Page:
Hochschild homology gives invariants of (unital) $k$-algebras for $k$ a unital, commutative ring. If we let our algebra $A$ be the group ring $k[G]$ for $G$ a finite group, we get group homology. There are plenty of other connections to homological algebra. If we use cyclic homology, there are connections to geometry and topology involving the Chern character.
Von Neumann algebras are complex algebras, so we can take their Hochschild and cyclic homologies. When I have asked experts in the fields of von Neumann algebras and non-commutative geometry about what you get, I usually hear some approximation of the following: "There's also analysis in von Neumann algebras, so I wouldn't expect an algebraic invariant like Hochschild or cyclic homology to tell you anything useful."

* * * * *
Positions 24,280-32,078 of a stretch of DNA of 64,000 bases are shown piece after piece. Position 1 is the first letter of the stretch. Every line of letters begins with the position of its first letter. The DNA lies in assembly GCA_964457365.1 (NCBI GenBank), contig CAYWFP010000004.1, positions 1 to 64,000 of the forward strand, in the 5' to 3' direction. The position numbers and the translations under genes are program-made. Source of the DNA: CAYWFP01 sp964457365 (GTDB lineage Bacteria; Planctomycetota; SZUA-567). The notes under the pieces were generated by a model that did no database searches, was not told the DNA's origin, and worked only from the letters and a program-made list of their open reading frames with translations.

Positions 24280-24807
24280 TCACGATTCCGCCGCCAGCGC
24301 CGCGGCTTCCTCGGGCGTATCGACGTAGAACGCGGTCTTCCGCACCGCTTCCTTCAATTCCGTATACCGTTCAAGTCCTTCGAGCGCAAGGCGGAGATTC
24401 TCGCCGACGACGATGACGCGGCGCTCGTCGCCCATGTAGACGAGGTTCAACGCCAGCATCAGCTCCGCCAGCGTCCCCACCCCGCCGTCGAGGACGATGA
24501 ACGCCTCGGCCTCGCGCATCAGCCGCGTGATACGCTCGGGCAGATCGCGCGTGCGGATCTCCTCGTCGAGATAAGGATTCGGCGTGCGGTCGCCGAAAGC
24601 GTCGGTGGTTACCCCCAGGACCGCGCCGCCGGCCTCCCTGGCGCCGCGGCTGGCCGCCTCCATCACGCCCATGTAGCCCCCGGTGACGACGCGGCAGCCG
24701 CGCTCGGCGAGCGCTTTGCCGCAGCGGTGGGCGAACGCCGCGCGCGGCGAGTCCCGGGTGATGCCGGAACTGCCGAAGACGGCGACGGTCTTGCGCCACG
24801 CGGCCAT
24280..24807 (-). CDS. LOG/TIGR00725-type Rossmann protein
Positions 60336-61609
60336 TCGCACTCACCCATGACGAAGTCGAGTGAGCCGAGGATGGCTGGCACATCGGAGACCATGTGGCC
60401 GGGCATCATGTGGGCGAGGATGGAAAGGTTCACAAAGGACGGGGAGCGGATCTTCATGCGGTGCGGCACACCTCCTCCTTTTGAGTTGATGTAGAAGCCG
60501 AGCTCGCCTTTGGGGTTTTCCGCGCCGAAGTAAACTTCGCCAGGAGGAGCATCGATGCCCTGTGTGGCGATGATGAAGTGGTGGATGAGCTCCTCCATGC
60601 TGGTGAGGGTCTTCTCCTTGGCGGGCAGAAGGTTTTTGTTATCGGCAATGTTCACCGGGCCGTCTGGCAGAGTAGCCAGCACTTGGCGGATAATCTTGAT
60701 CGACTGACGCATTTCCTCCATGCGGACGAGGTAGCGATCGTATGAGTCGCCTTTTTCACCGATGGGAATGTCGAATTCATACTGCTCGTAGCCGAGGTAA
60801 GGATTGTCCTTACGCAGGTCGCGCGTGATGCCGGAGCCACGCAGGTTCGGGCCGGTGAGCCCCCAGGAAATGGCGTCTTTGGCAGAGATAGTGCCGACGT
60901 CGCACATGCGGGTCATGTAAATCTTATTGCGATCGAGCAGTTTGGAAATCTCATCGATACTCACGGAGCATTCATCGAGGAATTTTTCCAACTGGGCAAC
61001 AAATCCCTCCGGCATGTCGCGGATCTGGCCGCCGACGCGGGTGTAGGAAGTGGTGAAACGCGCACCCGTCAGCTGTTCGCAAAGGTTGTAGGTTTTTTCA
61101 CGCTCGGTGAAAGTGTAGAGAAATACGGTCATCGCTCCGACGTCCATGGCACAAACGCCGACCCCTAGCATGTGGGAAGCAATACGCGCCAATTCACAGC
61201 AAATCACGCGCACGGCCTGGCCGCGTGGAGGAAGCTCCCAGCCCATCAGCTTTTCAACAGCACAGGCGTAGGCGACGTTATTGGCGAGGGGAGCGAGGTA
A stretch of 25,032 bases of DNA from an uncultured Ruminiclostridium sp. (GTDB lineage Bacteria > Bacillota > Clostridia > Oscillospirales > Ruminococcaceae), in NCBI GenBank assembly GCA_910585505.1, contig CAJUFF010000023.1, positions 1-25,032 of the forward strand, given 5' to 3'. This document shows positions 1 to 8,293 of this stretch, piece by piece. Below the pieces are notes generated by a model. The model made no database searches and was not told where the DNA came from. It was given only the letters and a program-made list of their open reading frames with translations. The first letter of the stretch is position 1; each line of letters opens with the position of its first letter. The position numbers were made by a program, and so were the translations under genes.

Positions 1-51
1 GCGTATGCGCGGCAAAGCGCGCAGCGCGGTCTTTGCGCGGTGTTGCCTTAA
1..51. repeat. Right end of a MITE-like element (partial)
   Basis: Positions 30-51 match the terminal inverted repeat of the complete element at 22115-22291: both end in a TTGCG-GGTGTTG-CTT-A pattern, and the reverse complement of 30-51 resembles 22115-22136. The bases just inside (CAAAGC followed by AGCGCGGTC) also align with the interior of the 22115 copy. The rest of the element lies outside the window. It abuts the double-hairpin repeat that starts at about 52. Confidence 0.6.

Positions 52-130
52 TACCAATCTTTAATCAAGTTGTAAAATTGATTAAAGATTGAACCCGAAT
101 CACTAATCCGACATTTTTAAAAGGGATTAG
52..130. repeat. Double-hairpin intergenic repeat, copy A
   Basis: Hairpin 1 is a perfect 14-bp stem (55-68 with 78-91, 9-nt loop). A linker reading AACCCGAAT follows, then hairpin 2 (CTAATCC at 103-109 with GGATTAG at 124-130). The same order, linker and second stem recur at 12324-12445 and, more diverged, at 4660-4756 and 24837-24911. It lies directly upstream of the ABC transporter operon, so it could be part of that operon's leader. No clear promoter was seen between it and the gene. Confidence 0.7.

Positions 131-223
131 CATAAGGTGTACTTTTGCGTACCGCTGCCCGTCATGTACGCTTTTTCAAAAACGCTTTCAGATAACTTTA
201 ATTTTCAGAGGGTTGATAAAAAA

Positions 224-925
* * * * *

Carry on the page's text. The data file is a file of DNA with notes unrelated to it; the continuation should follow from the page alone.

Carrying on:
Although this answer makes some sense, I find it very displeasing and cryptic. Why shouldn't it tell you something? Is there some way to make "it doesn't tell you anything" quantitative? Is there an example of a von Neumann algebra with nontrivial Hochschild or cyclic homology (different from that of the complex numbers)?
EDIT: After reading the responses so far, I should specify that I really want to know if there is a $II_1$-factor with nontrivial Hochschild or cyclic (co)homology.